I'm a professional family photographer and I have one beautiful son. But I've been pregnant three times.
Last year I endured two miscarriages in the span of 10 months.
My weariness was palpable. It lay on me like a thick heavy blanket.
So many questions arose. So much soul-searching. It felt like a crisis of my spirit.
Back when I got pregnant with our son, I was 34 and I had an amazingly smooth experience. I peed on the stick, told all my friends, and continued to have a glorious and healthy and empowering pregnancy. So, I naively thought this would be our experience again.
But the miscarriages taught me that there's an opposite side to this. A feeling of isolation wove itself into my life on so many levels. As such a personal loss and recovery process, by nature I just felt alone. It was my physical body that began to transform, and my sense of motherhood that was already making room for another baby to love the way only I can. And though I have an incredible husband and an extremely supportive group of friends and family, at the end of the day, it's me that carries the weight of this heavy load. And I'm supposed to do it quietly.
After my miscarriages I felt disconnected from feeling like "I'm a mother too."
How much time is enough time? A friend told me that "one day the veil will lift, and you'll feel like yourself again." It's been almost a year since my second miscarriage and it feels like the 'veil' has lifted many times over, as this is something that I'll never stop going through.
Professionally, I had always taken pride in communicating about being a family photographer. Feeling that "I'm a mother too" has been my connection, my way of relating. All of my jobs had been guided by this feeling I have of a shared experience, a common ground, an identity.
After my miscarriages I felt disconnected from feeling like "I'm a mother too." And it wasn't only happening with my clients, it was also happening with my friends, the other moms in my life.
Our vision of our family looked like a big bold question mark.
My identity as a mother felt out of focus. I couldn't quite see the whole picture anymore. I was untethered somehow. I wasn't prepared for this river flow.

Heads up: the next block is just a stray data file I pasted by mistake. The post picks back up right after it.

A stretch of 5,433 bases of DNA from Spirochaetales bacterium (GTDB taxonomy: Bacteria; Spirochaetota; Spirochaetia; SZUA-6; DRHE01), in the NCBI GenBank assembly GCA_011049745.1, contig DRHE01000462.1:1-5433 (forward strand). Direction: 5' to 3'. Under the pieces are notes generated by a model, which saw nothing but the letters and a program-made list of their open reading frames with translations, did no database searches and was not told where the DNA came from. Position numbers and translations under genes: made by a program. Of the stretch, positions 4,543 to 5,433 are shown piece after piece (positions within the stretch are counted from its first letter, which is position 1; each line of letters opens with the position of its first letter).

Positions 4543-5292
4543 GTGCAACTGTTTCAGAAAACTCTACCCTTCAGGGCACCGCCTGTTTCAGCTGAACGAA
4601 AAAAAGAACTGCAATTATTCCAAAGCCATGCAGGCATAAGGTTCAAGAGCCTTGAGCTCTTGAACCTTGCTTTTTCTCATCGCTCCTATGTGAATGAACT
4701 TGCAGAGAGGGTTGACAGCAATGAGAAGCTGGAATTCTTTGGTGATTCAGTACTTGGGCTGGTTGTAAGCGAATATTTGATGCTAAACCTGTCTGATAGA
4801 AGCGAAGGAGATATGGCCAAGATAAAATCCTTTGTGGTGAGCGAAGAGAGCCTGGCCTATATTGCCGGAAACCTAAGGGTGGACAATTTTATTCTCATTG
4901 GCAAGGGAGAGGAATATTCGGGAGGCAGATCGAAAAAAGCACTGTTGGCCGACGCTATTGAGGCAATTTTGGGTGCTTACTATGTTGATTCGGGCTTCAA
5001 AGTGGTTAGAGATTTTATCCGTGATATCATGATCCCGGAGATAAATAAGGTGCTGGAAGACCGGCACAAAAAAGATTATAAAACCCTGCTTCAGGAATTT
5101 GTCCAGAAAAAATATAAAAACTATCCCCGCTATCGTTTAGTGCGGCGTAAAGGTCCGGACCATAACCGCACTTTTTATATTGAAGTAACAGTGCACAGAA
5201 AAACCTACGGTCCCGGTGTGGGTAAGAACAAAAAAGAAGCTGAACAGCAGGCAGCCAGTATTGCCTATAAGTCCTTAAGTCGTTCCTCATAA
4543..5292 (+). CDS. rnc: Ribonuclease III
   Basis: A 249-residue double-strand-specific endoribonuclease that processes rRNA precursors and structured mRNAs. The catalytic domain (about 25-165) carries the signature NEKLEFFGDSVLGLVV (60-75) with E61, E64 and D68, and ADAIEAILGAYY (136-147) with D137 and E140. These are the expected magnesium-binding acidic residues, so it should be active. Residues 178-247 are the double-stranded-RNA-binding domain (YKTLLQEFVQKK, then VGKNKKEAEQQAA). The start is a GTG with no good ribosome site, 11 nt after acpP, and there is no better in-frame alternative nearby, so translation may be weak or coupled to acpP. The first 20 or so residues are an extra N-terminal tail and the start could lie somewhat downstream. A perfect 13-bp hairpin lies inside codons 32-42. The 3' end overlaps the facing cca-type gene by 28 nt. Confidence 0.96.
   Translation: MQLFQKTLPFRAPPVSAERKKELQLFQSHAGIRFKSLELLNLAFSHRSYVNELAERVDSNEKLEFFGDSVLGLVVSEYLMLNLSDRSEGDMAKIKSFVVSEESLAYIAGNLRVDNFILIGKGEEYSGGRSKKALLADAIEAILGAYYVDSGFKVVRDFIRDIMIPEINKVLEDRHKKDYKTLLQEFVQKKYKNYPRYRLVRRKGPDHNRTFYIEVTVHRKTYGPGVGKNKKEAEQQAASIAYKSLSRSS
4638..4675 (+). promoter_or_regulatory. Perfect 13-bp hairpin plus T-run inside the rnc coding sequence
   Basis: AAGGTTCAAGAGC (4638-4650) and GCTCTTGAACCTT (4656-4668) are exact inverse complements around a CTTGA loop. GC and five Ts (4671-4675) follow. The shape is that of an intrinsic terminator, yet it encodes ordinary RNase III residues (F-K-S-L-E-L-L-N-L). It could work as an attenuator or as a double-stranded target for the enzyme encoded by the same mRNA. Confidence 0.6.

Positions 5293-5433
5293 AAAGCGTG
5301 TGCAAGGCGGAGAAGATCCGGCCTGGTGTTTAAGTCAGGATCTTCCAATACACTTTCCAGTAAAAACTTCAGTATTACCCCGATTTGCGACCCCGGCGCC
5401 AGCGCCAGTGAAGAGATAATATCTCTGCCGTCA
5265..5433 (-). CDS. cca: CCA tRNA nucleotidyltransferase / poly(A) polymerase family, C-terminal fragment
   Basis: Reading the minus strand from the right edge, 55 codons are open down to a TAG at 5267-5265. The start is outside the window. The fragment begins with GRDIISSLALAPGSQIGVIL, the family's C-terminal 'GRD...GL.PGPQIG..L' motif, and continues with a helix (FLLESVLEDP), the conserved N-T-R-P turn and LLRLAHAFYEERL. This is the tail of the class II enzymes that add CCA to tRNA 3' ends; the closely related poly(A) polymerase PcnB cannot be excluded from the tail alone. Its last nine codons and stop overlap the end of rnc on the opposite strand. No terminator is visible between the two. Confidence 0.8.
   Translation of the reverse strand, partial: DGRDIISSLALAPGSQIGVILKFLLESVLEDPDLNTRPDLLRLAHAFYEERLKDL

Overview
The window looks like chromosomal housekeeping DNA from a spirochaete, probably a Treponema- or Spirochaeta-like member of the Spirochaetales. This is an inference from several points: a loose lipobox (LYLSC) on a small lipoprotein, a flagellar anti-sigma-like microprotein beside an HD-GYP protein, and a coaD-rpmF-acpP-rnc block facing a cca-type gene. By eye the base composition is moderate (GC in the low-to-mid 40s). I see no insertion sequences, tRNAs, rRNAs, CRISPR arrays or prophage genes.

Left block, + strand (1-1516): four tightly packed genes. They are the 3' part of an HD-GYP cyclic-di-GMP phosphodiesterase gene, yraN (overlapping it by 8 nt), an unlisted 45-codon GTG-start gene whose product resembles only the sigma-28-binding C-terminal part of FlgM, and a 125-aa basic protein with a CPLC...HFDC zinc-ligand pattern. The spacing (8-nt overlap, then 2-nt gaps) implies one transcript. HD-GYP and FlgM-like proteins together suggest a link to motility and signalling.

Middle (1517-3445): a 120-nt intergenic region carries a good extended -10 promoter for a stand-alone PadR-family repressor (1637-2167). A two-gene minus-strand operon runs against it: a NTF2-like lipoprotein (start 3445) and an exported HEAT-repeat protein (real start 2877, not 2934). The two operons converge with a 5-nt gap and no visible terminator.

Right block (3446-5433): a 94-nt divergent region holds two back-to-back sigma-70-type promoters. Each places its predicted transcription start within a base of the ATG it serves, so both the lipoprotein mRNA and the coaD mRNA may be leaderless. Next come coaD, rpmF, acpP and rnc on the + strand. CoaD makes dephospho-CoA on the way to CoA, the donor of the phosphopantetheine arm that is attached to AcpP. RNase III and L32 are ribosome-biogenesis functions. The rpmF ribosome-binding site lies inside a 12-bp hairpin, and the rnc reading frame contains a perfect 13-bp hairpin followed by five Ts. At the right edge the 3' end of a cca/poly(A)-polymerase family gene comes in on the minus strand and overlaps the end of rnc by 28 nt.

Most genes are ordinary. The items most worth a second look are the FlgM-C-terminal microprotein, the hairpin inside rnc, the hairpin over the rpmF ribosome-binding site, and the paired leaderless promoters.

After the first miscarriage, I became fixated on getting pregnant again. I talked at length with friends near and far who'd experienced losses and went on to have more children. I was relentless. My ovulation cycle was imprinted in my day-to-day. My whole life quietly began to revolve around getting pregnant again and righting this wrong. I think I felt like if I could just have another baby, it would somehow take away all the hurt I was feeling from this horrible time.
So when we lost the second baby, I grieved hard. I kept feeling like a horrible mother, because I kept looking at my family, looking at my son, and thinking about what "was missing." Our vision of our family looked like a big bold question mark.
At this point, my husband presented the idea that we already have this incredible kid. We already know we won "the prize." We got a great child on our very first shot. What if we gave this one kid, the one we already love and adore -- what if we poured all that we have and all the we are into him? We could give him 'all the things', and wouldn't that be amazing in itself? I have to admit, I liked the sound of that. I liked the perspective of "already having" versus the shaky prospect of not knowing whether we could "have more." But I couldn't admit it out loud. I was too rocked with grief. I was too raw.
I decided to take a real step back and see if I could live in this uncertainty. I wanted to feel like a good mom again. I wanted to strengthen my connection with my son. I wanted to be able to look at my family and see what I have right here in front of me.
I started taking pictures of our family life again. I went back to my roots and shot black + white film.
My camera lens has always given me a clearer vision of my personal life. It's always shown me the truth in what's around me.
Somehow I've been able to allow an honest interpretation of our family to emerge in my photographs. And what I see is who we are. I see how strong my husband is. I see how bright and beautiful my son is. I see the fun we have. I see how hard we work to grow together. I see us as we are.
I feel connected to my experience as a Mom again. It's not where I thought I'd be, it's not a projection of anyone else's expectations. I just feel like where I am right now, is right for now.
Author's note: Pregnancy loss is very sad and many women experience it without an outlet to cope. If you are going through a miscarriage, I am so sorry. I am here for you. I urge you to talk about it even if it feels too hard. You are not alone, you are loved.
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